It is time to test your knowledge of pathogenic microorganisms. Do you know the differences between bacterial and viral infections? Since bacterial and viral infections are treated in different ways, understanding their distinctions is crucial. In case you skipped reading the infectious diseases chapter of your high school biology textbook, here is an overview of what you should know about bacteria and viruses.
The Differences Between Bacteria and Viruses
Microscopic pathogens prove that the saying "out of sight, out of mind" isn't always the case. While viruses and bacteria are both too small to be seen by the naked eye, they have the potential to cause a host of complications to human health. With the exceptions of their infectious symptoms and modes of transmission among populations, viruses and bacteria are quite different from each other.
Bacteria are small, yet complex, single-celled organisms that can self-reproduce inside and outside of the human body. The majority are comprised of a rigid wall and a thin, rubbery membrane that lines the cell. Bacteria are resilient; records of fossils suggest that bacteria have been in existence for nearly 3.5-billion years and can survive in extreme environments, including in heat, cold, and even radioactive waste.
Most types of bacteria don't cause harm to humans; in fact, less than 1% of bacteria cause disease people. Many strains actually play important roles in critical physiological functions, like the digestion of food, the destruction of disease-causing microbes, the eradication of cancer cells, and the provision of essential nutrients.
If you think bacteria are small, just wait until you measure the size of viruses. Tiny, but mighty, research shows that the largest identified virus is smaller than the smallest bacteria. Viruses, unlike bacteria, are not cells. All viruses consist of is a protein coat and a core that stores genetic material (either RNA or DNA). Without a host, such as a human or animal, viruses can't survive or multiply. They are only able to cause infections and reproduce by attaching themselves to and entering a host's healthy cells. Viruses can reprogram cells to reproduce new viruses until the cells burst and die, while others can transform normal cells into malignant cells.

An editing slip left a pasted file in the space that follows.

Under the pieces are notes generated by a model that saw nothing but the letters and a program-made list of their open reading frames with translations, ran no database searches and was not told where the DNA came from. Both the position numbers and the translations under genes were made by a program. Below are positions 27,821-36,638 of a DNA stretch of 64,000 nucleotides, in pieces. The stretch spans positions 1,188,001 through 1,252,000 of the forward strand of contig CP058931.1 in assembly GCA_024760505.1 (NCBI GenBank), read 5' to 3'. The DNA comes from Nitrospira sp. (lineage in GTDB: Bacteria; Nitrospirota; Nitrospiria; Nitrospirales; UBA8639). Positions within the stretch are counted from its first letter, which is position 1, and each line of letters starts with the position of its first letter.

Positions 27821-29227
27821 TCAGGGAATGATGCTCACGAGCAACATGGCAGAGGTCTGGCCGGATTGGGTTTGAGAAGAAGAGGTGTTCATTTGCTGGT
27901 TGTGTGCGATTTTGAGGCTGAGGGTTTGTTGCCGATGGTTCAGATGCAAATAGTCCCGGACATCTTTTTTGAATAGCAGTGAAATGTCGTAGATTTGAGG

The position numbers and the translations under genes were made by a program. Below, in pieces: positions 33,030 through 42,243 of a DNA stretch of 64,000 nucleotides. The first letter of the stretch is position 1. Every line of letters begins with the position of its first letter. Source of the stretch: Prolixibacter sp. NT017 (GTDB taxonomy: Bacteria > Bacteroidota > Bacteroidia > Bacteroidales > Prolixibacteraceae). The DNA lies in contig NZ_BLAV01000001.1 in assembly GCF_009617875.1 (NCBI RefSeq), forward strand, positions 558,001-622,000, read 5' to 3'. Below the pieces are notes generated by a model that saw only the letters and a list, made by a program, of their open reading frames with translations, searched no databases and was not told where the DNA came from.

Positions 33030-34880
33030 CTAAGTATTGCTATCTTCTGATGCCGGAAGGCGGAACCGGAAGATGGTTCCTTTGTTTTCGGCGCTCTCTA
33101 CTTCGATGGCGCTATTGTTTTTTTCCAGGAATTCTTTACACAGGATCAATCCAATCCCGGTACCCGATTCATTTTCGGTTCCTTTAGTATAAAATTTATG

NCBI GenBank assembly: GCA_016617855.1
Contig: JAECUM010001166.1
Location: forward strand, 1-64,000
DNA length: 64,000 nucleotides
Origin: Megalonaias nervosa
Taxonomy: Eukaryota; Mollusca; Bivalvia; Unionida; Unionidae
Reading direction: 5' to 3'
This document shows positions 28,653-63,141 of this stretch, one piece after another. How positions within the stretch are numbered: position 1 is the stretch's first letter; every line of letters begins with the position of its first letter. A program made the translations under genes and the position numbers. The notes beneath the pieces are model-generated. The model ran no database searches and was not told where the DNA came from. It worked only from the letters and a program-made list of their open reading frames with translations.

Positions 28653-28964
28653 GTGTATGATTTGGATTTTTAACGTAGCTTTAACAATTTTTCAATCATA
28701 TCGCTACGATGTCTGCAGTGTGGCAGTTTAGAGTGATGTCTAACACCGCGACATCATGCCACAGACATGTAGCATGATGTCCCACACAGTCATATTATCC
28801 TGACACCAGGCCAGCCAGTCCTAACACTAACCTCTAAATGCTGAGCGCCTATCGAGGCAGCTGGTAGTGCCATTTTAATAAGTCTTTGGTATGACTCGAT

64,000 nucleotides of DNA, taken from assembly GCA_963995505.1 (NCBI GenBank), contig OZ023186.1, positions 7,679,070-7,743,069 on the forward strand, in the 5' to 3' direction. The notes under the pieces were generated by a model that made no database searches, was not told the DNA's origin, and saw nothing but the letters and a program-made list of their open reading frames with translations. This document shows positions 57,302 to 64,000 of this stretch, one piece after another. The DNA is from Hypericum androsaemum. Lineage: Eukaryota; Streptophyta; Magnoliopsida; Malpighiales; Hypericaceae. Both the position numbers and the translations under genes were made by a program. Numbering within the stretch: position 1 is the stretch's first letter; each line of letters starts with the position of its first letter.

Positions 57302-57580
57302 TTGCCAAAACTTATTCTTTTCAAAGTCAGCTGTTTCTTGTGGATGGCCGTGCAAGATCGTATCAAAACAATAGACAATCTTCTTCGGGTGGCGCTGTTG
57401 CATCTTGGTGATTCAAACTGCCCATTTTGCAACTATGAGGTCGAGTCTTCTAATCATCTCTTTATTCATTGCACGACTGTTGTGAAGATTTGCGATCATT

Most viruses do result in disease to humans and are particular about which types of cells they attack. In certain cases, viruses can even target bacteria.
The Differences Between Bacterial and Viral Infections
You guessed it! Bacterial infections are caused by bacteria, and viral infections are caused by viruses.
It can sometimes be quite challenging to identify if the source of certain illnesses, like pneumonia, meningitis, and diarrhea, is bacterial or viral because many symptoms, conditions, and diseases can be caused by both. Understanding a patient's medical history and performing a physical exam can assist doctors in determining the diagnosis of a bacterial or viral infection. A blood or urine test, a tissue culture test, or tissue biopsy may also be required for analysis. For a list of bacterial infections, including whooping cough, ear infections, urinary tract infections, and food poisoning, click here.
For a list of viral infections, including the common cold, flu, chickenpox, and HIV/AIDS, click here.
Treatments for Bacterial and Viral Infections
Considered one of the most significant medical discoveries in history, antibiotics treat bacterial infections by either killing bacteria or preventing them from multiplying. Because bacteria are able to easily adapt to antibiotics, many bacterial strains have developed resistance as a result of the inappropriate or excessive use of these treatments. As antibiotic resistance becomes increasingly concerning, the majority of prominent health organizations recommend limiting the prescription of antibiotics to serious cases in which clear evidence of bacterial infection exists.
Viral infections are managed differently. Treatments typically target symptoms (like lozenges for coughs and sore throats, and warm fluids for hydration). The development of vaccines in the early 1900s revolutionized preventative medicine, significantly reducing the incidences of viral diseases like polio and measles. Vaccines are also critical in the prevention of infections including influenza, hepatitis A, hepatitis B, human papillomavirus (HPV), among countless others.
Antiviral medications are now available to treat certain viral diseases, such as herpes simplex virus infections, HIV/AIDS, and influenza, by disrupting viral reproduction. However, studies demonstrate that the administration of antiviral medications is linked to the development of drug-resistant microbes. Remember: Antibiotics are not an effective treatment option for viral infections.